Analysis of cell type and tissue-specific regulatory networks
Background: Characterizing the transcriptional regulatory networks that underlie the functioning of human cells in health and disease is a major challenge. Initial drafts of genome-wide regulatory networks are available for unicellular model organisms, but remained largely unchartered for higher organisms. Using novel methods applied to promoter and enhancer activity data from the FANTOM5 project, we have constructed a unqiue collection of 394 cell type and tissue-specific regulatory networks for human. Each of these networks specifies the genome-wide connectivity of TFs, enhancers, promoters and genes. We are currently using them to identify pathways that are perturbed by genetic variants underlying complex traits and diseases. However, we did not yet analyze the architecture of these networks in depth to learn more about cell type and tissue-specific gene regulation
Goal: The aim of this project is to characterize the architecture and "design principles" of cell type and tissue-specific regulatory networks. The students will -- with our guidance -- independently develop interesting questions and pursue them using diverse network analysis approaches. For example, we could ask whether certain cell types have a higher regulatory complexity than others, which TFs are most important in a given cell type, whether certain TFs can be associated with specific groups of cells or tissues, whether certain network components are shared across cell types, etc.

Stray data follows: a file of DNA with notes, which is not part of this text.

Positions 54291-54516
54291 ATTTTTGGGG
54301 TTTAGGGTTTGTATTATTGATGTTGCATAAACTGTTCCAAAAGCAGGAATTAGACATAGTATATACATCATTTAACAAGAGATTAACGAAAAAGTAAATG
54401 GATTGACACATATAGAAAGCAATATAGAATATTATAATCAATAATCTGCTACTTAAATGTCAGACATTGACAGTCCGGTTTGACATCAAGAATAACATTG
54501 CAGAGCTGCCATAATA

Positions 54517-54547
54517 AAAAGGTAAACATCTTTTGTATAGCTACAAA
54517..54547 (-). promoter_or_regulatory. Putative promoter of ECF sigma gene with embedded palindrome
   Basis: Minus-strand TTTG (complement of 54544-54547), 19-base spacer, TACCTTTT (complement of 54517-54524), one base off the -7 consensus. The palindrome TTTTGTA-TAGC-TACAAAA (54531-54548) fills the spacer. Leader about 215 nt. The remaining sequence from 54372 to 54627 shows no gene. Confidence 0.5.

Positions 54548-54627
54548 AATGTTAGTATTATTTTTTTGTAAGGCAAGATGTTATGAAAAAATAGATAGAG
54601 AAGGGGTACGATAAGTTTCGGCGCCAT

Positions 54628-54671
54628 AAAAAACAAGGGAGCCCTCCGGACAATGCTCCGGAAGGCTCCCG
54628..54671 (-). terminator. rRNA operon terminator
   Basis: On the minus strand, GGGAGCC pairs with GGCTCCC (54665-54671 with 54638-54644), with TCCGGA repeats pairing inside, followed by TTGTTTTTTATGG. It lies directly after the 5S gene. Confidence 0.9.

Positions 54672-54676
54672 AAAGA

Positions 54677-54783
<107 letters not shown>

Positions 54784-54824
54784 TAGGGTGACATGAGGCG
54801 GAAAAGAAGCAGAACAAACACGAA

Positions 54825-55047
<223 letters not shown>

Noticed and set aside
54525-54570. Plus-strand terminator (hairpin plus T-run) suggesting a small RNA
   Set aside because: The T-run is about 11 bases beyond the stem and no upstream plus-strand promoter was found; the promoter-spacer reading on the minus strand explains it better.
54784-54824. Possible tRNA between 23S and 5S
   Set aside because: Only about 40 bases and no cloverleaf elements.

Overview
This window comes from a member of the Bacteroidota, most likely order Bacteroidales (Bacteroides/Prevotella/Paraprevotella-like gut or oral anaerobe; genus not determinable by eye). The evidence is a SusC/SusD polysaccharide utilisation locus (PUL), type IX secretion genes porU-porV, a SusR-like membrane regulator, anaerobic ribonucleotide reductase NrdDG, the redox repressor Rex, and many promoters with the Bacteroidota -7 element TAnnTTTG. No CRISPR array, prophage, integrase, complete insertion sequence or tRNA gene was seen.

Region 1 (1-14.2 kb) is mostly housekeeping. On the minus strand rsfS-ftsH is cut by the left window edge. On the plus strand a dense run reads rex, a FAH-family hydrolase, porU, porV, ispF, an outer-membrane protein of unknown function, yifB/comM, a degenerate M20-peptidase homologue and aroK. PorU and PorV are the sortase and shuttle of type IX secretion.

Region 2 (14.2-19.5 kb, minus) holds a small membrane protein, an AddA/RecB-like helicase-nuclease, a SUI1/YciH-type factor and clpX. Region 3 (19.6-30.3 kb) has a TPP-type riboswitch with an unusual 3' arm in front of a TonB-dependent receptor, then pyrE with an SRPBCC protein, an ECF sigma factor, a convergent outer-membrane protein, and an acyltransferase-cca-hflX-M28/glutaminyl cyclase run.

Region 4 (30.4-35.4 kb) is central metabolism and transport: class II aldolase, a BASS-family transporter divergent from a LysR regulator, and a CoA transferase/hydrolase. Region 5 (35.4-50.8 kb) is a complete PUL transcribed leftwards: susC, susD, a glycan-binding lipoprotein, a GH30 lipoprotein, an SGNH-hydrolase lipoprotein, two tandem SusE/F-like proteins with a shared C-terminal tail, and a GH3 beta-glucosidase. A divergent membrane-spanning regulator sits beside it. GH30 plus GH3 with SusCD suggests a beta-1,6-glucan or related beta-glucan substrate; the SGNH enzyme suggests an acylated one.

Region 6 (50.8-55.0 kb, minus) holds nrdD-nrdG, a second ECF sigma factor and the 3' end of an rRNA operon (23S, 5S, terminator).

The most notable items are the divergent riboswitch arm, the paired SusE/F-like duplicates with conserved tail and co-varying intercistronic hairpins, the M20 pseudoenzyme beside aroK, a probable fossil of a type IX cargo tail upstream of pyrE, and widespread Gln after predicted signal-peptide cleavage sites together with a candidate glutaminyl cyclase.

Mathematical tools: This project has a computational flavor and is best suited for students with interest in programming. We will apply standard tools used in many diverse problems in computational biology (e.g., clustering, gene ontology enrichment analysis, etc.), standard network analysis approaches (e.g., degree distributions, network motif analysis, etc.) and other methods depending on the chosen questions (e.g., inference methods to model TF activity). A programming environment such as R or Matlab will be used.
Biological or Medical aspects: The students will get more familiar with the field of network biology and gene regulation.
Supervisor: Daniel Marbach For further information see the project page: